Early indications suggest the ongoing student protests at several universities are politically motivated, according to Johan Burger, a senior researcher at the Institute for Security Studies (ISS).
Burger said the violence that had marred the protests, especially at the University of the Witwatersrand (Wits), strengthened the belief there were hidden forces driving a certain agenda.
“Rumours suggest some people are instigating the violence, and there may be some truth in that,” Burger said.
According to Burger, Higher Education and Training Minister Blade Nzimande’s announcement this week that universities were to determine tuition fee increases was tantamount to passing the buck.
The researcher said it did not make sense because universities depended largely on government subsidies and student fees to keep them running.
“It is unacceptable for government to sit back and leave universities to deal with angry students on their own,” he said.
“Deploying police will also not help in terms of addressing the issues of fees because more force from them will just escalate the violence.”
He warned that another Marikana or worse was on the horizon if the situation was not handled properly.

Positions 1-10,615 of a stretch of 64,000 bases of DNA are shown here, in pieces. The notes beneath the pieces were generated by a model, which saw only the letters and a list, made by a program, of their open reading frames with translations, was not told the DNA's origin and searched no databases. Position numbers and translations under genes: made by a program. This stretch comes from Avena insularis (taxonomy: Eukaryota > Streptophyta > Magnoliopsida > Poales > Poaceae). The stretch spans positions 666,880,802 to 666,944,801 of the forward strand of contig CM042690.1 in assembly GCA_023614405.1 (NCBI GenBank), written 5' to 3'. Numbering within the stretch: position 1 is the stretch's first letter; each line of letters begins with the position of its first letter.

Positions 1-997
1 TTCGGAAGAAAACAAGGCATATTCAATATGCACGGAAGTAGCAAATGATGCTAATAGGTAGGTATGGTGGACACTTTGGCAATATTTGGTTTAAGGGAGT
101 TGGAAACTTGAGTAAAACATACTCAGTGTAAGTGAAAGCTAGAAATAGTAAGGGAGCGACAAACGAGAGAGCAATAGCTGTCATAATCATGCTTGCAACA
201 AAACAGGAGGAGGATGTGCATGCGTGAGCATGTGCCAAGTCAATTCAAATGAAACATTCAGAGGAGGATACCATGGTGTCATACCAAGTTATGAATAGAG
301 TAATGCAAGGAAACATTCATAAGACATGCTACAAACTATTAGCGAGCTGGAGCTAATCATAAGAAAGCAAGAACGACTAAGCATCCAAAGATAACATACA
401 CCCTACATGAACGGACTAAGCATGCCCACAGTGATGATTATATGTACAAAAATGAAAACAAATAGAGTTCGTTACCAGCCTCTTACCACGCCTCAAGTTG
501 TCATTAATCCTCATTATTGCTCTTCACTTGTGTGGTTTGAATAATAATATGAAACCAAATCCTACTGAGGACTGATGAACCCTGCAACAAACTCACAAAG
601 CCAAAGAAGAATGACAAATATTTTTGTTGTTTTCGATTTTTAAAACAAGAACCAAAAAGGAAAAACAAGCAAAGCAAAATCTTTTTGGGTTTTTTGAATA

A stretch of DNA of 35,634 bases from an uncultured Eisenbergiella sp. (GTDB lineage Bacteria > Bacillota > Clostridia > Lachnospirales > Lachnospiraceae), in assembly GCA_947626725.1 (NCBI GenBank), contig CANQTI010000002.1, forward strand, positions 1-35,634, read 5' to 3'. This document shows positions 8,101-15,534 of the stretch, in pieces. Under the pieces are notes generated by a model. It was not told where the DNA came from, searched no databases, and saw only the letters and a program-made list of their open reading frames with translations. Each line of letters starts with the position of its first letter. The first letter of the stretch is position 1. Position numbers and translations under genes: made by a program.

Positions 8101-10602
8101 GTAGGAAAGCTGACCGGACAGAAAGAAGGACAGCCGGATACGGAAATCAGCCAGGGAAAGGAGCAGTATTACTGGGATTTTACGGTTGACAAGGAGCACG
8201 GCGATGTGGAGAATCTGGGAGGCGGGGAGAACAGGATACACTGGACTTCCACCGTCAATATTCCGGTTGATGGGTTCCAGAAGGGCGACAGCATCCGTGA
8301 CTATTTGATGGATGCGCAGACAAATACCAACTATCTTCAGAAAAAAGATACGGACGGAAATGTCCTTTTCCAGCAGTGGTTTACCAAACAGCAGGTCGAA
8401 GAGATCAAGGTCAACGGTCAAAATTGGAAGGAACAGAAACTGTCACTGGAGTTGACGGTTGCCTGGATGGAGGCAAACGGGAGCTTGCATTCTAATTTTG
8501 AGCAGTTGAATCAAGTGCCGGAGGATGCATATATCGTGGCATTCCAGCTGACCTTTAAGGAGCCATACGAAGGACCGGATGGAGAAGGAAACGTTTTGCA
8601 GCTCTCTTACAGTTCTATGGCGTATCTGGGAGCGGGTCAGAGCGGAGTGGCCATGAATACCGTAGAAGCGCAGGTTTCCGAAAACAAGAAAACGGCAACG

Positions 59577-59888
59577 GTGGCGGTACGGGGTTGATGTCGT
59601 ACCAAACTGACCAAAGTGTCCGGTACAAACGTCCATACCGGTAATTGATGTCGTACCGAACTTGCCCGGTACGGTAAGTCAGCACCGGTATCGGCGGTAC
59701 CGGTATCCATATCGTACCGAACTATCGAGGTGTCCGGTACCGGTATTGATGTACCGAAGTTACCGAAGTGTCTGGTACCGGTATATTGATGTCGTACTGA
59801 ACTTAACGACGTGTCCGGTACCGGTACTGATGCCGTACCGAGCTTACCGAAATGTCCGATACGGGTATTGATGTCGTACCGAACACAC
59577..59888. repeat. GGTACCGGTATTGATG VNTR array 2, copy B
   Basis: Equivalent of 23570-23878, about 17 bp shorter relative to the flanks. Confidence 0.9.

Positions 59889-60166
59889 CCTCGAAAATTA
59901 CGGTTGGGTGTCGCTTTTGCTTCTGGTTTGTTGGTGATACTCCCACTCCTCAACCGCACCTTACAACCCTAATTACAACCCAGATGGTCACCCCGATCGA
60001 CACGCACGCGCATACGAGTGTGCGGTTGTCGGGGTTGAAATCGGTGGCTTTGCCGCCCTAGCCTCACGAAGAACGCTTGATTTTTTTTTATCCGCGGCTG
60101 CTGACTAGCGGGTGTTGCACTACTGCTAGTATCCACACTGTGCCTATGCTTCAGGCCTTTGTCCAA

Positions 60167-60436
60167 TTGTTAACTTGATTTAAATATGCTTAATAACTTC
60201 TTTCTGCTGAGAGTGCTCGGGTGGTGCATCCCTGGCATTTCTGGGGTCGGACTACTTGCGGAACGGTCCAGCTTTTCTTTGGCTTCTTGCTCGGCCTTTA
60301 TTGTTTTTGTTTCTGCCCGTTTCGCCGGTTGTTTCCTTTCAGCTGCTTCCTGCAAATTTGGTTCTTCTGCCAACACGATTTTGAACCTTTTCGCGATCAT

“Government has a big role to play in this. Deploying police to deal with the issue is wrong because they don’t know anything about fees.”
In his Monday announcement, Nzimande said poor students and those falling in the missing-middle category would benefit from a zero tuition fee increase, stressing that hikes by universities were not to exceed 8%.
Moments after Nzimande’s announcement, students at Wits University embarked on protest action, demanding free education for all.
Political analyst Andre Duvenhage told The Citizen the student protests were a manifestation of what was happening in society.
“We have an unstable society, where there is a lot of anger and frustration,” Duvenhage said.
“The minister’s announcement is similar to the state throwing the universities to the wolves, and I don’t see the student protests dying out anytime soon because there is also a strong political momentum behind them, which will be difficult to stop.”
Asked what would be needed to avoid violent student protests, Duvenhage said the political environment would have to be stabilised first.
“Universities have also become praetorian, in the sense that they are now protecting and safeguarding themselves against society,” he said.
“We have also witnessed strict access control to some of these institutions, which are also under heavy guard.”
When contacted for comment, the department promised to respond to The Citizen’s queries.